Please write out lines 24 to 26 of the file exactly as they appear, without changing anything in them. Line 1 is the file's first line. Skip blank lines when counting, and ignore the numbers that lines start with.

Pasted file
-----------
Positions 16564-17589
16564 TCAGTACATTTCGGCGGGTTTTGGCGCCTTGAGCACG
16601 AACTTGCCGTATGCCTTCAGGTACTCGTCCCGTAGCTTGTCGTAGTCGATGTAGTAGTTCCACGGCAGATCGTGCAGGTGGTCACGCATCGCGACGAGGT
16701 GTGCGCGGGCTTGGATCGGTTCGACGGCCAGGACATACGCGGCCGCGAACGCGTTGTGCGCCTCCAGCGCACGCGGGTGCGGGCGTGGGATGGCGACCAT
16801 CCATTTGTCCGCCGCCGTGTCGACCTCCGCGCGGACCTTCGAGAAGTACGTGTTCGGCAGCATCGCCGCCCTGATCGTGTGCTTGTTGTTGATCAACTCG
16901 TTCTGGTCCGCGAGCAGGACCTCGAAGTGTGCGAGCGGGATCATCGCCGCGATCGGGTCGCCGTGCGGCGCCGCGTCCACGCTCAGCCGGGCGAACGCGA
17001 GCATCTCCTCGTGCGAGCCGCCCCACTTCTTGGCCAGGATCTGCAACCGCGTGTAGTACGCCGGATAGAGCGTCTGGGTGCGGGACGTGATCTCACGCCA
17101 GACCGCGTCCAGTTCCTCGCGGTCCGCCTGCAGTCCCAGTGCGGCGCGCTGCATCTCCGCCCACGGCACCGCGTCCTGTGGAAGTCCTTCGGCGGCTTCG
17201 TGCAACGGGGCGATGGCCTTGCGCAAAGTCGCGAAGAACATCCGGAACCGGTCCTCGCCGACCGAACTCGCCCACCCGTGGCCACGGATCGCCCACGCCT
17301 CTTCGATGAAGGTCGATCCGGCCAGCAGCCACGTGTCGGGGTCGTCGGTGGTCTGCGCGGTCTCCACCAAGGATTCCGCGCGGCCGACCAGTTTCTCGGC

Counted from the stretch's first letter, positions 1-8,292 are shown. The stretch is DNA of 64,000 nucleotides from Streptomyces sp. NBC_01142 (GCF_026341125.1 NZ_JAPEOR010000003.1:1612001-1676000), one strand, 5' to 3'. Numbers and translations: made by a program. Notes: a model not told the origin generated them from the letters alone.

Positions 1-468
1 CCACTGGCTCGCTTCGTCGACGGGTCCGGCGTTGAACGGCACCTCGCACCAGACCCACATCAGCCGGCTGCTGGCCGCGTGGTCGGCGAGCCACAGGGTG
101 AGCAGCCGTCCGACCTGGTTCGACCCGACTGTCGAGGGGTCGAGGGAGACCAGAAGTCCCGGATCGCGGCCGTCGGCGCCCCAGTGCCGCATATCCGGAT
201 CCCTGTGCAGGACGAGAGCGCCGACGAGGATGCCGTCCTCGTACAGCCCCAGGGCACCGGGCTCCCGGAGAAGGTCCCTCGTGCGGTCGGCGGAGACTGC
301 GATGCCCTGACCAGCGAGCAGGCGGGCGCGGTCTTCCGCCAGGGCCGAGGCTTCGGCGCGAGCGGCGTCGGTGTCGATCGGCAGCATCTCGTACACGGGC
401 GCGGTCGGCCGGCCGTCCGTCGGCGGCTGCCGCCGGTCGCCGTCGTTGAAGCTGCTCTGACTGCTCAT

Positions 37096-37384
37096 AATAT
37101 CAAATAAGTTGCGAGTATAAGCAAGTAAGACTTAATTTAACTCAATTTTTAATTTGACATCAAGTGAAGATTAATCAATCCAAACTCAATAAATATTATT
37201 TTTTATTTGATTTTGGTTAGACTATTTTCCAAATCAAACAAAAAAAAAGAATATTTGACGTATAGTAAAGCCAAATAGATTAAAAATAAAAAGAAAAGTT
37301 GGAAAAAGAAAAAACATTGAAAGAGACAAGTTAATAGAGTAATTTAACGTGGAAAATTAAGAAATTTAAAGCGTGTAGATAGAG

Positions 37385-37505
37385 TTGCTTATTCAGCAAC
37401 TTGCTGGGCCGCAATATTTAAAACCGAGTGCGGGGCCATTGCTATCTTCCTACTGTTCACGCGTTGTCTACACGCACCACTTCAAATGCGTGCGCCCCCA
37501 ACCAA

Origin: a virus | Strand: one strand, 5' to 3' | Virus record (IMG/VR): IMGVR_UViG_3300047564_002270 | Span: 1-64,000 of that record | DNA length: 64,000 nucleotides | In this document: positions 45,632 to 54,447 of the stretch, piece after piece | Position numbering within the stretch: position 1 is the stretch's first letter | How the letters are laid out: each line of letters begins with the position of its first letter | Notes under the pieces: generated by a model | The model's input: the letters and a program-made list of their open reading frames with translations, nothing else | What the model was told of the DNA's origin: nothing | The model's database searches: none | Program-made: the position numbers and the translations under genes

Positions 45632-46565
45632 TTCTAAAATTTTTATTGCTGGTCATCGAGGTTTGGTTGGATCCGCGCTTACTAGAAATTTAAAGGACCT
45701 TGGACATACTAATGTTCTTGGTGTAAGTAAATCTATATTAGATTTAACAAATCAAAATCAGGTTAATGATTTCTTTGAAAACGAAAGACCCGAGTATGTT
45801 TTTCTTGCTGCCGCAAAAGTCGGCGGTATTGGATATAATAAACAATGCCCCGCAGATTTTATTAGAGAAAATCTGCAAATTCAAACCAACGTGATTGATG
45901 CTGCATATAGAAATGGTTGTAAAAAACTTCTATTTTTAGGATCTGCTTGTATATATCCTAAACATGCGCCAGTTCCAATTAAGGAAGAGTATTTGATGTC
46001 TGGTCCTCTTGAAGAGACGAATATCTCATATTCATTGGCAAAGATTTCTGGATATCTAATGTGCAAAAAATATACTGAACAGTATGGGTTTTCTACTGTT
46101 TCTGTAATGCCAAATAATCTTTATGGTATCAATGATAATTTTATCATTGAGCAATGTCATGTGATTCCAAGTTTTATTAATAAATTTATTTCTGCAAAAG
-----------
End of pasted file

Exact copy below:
37385 TTGCTTATTCAGCAAC
37401 TTGCTGGGCCGCAATATTTAAAACCGAGTGCGGGGCCATTGCTATCTTCCTACTGTTCACGCGTTGTCTACACGCACCACTTCAAATGCGTGCGCCCCCA
37501 ACCAA